It is a big shame to our current African leaders that after all these years of drumming into our ears, unity after unity, Africa still remains more divided than ever.
At a time when we cheerfully welcome many Asians and Europeans into our countries; we shamelessly intimidate our own brothers and restrict their freedoms on their own motherland.
African leaders must change these habits and take immediate efforts to normalize diplomatic relations with all African countries. I am urging the AU to bring into discussion the urgent need to make efforts to remove these entire border and visa restrictions which the colonial masters have imposed on the African people through the colonial accord of 1844.
We the African people want the freedom to explore Africa and to interact with our brothers and sisters across the continent without being submitted to any unnecessary delays that comes with this visa queues and the long waiting times.
In this 21st century where every continent is well integrated to facilitate the swift movement of goods and services that promotes economic growth and job opportunities, we in Africa have entangled ourselves in some colonial boundaries that were drawn centuries ago with our enslavement and suppression as the ultimate objective.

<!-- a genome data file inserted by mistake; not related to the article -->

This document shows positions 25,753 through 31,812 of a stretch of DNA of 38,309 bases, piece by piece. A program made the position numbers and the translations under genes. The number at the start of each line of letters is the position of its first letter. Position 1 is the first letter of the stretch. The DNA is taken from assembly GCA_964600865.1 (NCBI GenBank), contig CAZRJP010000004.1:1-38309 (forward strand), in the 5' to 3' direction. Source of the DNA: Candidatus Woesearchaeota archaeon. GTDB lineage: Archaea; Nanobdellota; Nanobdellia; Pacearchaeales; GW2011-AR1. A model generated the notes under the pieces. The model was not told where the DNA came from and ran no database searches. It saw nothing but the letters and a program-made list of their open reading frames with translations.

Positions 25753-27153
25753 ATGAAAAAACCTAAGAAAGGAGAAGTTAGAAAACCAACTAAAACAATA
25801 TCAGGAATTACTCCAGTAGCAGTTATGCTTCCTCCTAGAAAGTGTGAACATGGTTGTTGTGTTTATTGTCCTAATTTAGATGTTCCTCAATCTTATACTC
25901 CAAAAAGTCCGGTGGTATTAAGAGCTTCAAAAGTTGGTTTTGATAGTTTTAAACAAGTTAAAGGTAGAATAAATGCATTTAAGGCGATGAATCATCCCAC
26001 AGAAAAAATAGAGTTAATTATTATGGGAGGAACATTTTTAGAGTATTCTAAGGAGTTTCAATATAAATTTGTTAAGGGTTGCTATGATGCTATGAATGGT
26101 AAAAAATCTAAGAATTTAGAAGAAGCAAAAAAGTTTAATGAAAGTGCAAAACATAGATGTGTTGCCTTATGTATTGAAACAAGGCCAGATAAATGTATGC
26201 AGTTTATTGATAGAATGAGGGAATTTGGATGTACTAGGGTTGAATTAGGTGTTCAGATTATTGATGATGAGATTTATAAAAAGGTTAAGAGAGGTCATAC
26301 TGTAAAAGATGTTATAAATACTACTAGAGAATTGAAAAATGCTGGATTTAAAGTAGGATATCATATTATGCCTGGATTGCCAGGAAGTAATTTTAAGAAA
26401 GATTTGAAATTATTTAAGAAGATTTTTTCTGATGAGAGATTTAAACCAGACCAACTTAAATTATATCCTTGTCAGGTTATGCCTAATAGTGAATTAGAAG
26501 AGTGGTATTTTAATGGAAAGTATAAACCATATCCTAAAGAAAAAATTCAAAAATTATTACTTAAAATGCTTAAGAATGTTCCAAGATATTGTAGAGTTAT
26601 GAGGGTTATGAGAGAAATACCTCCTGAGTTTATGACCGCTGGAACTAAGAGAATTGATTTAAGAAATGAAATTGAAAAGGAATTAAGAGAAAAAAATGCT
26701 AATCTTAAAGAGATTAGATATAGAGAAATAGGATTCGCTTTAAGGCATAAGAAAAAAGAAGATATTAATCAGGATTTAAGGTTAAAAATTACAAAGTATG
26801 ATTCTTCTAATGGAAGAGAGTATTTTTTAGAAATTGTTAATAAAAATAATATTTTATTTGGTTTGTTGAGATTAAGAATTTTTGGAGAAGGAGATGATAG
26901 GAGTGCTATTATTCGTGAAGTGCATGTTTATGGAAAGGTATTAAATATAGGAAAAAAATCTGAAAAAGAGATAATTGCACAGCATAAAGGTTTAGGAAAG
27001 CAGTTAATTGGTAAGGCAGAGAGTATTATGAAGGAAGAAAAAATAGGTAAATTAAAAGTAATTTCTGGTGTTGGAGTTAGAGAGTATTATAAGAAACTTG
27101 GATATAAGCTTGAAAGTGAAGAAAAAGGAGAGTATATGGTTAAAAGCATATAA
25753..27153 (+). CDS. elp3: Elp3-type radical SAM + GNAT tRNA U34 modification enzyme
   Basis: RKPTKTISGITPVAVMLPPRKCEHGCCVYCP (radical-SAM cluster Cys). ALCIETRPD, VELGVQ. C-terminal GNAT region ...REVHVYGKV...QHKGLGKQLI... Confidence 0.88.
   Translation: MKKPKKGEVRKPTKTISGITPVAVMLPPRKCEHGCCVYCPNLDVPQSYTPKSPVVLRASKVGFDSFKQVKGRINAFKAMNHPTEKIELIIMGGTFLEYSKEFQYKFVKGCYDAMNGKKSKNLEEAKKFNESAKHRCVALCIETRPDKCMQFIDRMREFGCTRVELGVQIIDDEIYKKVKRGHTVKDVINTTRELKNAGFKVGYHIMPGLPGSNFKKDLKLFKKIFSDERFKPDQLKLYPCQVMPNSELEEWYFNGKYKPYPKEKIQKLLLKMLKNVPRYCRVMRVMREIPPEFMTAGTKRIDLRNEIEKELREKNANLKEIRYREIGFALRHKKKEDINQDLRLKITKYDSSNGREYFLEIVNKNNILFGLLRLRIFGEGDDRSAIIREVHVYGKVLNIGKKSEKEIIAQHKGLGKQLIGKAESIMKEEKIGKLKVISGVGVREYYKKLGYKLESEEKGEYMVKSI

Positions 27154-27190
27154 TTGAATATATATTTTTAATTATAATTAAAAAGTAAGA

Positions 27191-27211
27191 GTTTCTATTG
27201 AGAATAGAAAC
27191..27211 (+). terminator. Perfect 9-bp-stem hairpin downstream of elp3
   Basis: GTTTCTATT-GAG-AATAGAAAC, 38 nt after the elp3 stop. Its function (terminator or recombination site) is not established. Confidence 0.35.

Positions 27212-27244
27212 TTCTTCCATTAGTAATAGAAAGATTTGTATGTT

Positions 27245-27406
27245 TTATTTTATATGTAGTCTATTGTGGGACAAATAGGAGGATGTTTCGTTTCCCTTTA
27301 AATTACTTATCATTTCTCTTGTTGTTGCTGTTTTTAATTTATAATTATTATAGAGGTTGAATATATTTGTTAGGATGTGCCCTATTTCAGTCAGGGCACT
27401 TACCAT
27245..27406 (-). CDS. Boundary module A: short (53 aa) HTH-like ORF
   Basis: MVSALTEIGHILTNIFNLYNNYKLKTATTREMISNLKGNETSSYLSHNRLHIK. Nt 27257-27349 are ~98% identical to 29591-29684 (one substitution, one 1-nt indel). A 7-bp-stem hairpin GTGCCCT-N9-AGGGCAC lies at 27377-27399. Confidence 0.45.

Yet, every year, our political leaders shamelessly celebrate independence as if to say Africa is independent from these colonial bonds. We are supposedly claiming political independence, yet, we have allowed some 19th century’s colonial bondage to continually bind our freedom of living in a continent of universal brotherhood.
Until this colonial bondage is broken, Africa shall continue to remain impoverished, wretched and chained for another century to come. At the same time, our Asian and Latin American colleagues would have freed themselves from this bondage and become one of the most formidable forces at a time when Europe and America might have collapsed. By freeing themselves from the shackles of colonial bondage, the emerging economies will be doing business among themselves, creating more opportunities for their people, when we in Africa would be looking everywhere, fighting among ourselves and blaming the White man for our lack of foresight.
I weep for Africa, my beloved continent. But I won’t give up, because there is still hope for our current leaders to do what is right.
Long live Africa, our only home.
By; Honourable SakaThe writer is a Pan-African analyst and the founder of the Project Pan-Africa (PPA), an organization that was established to unlock the minds of the African youth to take Africa’s destiny into their hands. The PPA seeks to provide the biggest platform that will give international exposure to all hidden but exceptional talents in Africa. Please visit us at:www.projectpanafrica.org and support the project. PPA is grateful to ITech Plus and all media partners that support our vision for Africa. Email me at:[email protected]